Doctoral Student, Department of Human & Organizational Development
Youth & Neighborhood Mapping
Danielle’s research investigates how neighborhood surveillance intersects with law enforcement and policing practices in specific Nashville neighborhoods, and how these interactions impact everyday routines, including getting to and from school, play, and work, thereby influencing their sense of safety and belonging. She is working with Nashville’s Oasis Center to develop and implement a mapping project that will highlight the everyday experiences of black youth in Nashville.
Danielle is a doctoral student in the Community Research and Action program with a specialization in socio-spatial epidemiology. Before coming to Vanderbilt, she earned a bachelor degree in Linguistics from Duke University and a masters degree in Prevention Science and Practice from the Harvard Graduate School of Education. She has also been a high school English teacher in Shizuoka, Japan and a program associate for a high school mentoring program.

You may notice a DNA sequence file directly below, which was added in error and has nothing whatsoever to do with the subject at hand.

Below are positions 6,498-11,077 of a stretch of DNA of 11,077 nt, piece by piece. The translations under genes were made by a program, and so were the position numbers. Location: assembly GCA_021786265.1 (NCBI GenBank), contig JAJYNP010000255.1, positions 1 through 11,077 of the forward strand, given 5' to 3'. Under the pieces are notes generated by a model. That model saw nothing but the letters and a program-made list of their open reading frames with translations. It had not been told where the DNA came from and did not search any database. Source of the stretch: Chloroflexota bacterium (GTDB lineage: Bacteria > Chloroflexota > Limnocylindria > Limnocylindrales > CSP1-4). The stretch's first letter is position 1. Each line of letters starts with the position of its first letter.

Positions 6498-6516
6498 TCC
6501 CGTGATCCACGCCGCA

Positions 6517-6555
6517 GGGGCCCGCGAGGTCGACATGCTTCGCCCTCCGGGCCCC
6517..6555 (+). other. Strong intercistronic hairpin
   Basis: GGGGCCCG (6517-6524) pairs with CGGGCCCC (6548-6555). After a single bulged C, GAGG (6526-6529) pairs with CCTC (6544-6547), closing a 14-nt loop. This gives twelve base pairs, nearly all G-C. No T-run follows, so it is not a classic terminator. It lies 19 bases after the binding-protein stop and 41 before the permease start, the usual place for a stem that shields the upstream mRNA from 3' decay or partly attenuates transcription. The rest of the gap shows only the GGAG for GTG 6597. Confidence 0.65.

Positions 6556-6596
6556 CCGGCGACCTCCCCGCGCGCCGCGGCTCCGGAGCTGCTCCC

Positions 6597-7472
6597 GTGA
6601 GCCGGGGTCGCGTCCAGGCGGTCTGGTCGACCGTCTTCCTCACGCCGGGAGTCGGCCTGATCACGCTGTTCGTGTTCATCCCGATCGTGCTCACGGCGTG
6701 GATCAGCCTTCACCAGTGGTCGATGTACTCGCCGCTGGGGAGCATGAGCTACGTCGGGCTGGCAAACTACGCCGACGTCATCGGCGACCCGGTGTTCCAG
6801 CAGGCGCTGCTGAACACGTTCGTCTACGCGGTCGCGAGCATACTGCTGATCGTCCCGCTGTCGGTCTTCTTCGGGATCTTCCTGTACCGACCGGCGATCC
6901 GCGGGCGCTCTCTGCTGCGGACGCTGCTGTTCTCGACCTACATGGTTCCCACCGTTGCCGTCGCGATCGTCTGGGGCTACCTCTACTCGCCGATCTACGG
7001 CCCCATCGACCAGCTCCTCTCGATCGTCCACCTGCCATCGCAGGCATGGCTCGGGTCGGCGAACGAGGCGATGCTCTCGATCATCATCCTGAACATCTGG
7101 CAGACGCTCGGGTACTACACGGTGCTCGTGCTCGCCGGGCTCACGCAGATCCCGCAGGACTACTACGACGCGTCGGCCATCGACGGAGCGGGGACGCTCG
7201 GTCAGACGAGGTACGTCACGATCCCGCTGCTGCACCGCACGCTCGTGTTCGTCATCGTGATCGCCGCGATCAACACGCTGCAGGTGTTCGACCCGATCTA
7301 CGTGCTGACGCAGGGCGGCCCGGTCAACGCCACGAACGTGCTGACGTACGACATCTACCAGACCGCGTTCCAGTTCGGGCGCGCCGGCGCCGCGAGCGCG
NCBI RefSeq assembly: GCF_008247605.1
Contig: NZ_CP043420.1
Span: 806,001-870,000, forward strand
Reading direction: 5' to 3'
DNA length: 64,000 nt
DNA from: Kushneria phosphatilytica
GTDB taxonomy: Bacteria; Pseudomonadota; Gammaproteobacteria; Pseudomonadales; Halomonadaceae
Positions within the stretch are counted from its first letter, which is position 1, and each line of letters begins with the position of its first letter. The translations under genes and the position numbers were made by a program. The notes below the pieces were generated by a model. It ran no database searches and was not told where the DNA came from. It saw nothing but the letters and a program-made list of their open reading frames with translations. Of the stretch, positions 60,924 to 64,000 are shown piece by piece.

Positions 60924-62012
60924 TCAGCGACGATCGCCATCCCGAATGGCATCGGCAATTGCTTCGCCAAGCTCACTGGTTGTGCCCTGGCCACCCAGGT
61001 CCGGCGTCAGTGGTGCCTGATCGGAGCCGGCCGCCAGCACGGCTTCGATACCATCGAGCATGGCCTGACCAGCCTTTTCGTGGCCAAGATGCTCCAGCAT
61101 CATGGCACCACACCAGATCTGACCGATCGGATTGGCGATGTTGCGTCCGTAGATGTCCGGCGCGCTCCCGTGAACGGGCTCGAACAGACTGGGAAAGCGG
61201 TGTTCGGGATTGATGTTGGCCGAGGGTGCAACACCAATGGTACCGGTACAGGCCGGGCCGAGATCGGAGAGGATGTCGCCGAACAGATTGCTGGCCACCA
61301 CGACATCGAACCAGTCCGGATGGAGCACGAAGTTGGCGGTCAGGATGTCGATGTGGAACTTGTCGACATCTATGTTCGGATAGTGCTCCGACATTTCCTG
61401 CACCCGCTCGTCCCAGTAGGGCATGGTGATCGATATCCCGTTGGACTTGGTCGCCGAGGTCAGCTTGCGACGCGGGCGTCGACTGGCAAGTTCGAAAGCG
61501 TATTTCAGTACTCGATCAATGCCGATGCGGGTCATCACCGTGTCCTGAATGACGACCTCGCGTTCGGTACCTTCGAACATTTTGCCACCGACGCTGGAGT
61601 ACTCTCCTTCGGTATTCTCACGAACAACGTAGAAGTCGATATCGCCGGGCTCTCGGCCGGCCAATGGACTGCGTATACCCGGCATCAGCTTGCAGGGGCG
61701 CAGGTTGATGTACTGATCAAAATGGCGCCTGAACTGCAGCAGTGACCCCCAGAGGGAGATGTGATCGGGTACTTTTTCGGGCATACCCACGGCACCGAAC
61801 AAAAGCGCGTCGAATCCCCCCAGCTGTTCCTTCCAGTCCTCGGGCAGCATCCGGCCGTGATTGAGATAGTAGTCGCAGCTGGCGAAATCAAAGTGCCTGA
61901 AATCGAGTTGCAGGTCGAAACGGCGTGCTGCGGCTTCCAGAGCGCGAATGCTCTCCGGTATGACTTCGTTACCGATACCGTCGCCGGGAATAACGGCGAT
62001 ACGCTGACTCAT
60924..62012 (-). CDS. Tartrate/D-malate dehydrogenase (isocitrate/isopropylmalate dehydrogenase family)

Currently, Danielle works with Dr. Sarah Suiter on her work investigating the role employment plays on women’s physical and mental health outcomes as they transition from residential recovery treatment centers. Her own specific research interests involve understanding the ways social stratification becomes embedded in urban geographies (i.e., racial residential segregation) and community health (i.e., low birth weight). To do this, Danielle uses a mix of analytic methods and theoretical approaches including geographic information systems, agent-based modeling, critical race theory, and intersectionality theory.